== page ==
Laying the wreath


1912550 SAPPER
26TH MAY 1940  AGE 24



Dunkirk Town Cemetery

Plot 2 Row 20 Grave 26


Chris South (left); Ken Barker; John Short


Diary of Dunkirk Trip 24-27 May 2008

Saturday 24 May 2008
Collected from London Colney at 7.30 am via Ashtead to Dover arriving at 10.30 am and embarked on 12.40 pm ferry docking at Calais at 3.15 pm (French time) and passing site of the Field of the Cloth of Gold on journey to Vimy Ridge.

Vimy Ridge is site of major offensive undertaken by Canadian Forces in April 1917 and was visited by 677 Company as an Easter 'treat' in 1940. Walked through trench-lines of allied and German forces which were 50 yards apart at some places. Visited the memorial erected by Canadian Government to their 66,000 war dead which was unveiled by Edward VIII in 1936. The memorial has recently been refurbished and was re-opened by Queen Elizabeth in April 2007.    

On journey to hotel stopped at Thiepval to visit the largest war memorial in the world designed by Edwin Lutyens and unveiled in 1932 to commemorate the 72,000 soldiers who fell in 1916 at the battle of the Somme and who have no known grave.

Arrived at Tabl Hotel, Cambrai, for over night stay.

Sunday 25 May 2008
Journey to Albert which was the first temporary billet for 677 Construction Company and visited the railway station where the troops de-trained to be met by the transport section and the town square where the Company was drilled.

Onwards to Doullens for coffee. The town was the venue of a meeting between the allied war leaders in March 1918 attended by the French President, Haig, Petain and Foch. Inspected ruined church of St Pierre.

Journey to the permanent billet at Dieval where airstrip was built and local enquiries by War Research Society had established possible location in the fields that had since reverted to agricultural use. No obvious traces of wartime activity although local football team continue to have a presence. Returned to bar in village for lunch and possibly establishment mentioned in Ted's letter.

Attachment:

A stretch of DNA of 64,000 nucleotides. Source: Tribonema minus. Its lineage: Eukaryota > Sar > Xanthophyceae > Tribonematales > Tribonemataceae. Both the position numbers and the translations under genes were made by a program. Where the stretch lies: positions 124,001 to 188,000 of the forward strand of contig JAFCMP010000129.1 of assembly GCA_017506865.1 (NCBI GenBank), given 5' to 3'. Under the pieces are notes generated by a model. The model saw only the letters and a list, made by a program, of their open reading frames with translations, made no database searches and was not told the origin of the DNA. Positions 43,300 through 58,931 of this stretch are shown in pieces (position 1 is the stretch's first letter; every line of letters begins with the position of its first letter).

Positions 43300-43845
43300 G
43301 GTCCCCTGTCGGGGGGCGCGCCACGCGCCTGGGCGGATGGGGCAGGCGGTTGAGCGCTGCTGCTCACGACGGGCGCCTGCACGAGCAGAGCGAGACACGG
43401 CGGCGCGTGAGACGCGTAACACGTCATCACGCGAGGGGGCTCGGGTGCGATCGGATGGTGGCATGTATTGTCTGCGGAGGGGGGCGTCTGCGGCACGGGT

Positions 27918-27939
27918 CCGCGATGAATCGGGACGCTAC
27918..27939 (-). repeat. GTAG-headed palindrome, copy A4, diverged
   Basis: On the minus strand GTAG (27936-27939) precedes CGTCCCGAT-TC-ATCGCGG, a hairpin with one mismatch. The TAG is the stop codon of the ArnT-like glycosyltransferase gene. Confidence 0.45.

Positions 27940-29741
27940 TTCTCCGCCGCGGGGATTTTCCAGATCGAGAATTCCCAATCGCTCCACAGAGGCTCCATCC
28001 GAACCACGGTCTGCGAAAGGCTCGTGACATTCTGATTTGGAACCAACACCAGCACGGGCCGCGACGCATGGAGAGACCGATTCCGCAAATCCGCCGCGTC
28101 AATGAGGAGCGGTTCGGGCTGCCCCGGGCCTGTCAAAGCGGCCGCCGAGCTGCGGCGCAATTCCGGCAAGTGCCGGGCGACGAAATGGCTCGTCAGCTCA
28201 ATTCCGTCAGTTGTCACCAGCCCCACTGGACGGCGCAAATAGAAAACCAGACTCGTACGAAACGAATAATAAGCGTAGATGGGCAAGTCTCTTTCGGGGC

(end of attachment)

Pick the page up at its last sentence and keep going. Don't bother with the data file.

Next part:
Passed through Bethune and Rappel mentioned in diary on way to the airfield at Merville where Company was engaged in maintenance and bomb damage repairs. Local aero club holding open day and able to speak to local historian who explained that an airstrip had been constructed on land owned by a local nobleman and airplane pioneer with site subsequently taken over my military authorities.       

To Ypres for hotel and return to town for ceremony at the Menin Gate which was attended by contingents, with brass band, of the Royal British Legion and the Sikh community.  

Monday 26 May 2008
Re-tracing journey of Company on retreat from Dieval through Cassel, site of the 'Grand Old' Duke of York's march 'up the hill', to the temporary quarters at Hondschoote. Lunch in bar and conversation with elderly inhabitant.

Onwards to Les Moeres where Ted sustained his injuries. Isolated straight stretch of road with houses on either side for approx ¼ mile and limited cover. Visited local cemetery which has graves of other soldiers from the Company.

Then to the hospital at Zudycoote and Bray Dunes and The Mole from which Dunkirk evacuation was organised. Return to hotel.

Tuesday 27 May 2008
Departed hotel at 9 am and traveled to Dunkirk Town Cemetery - the last resting place of Ted South. Wreath laid by John and entries made in visitors' book.

Approach road to Calais harbour blockaded by French fisherman but able to board earlier ferry.

KLB  6/08



Update Index

counter for web pages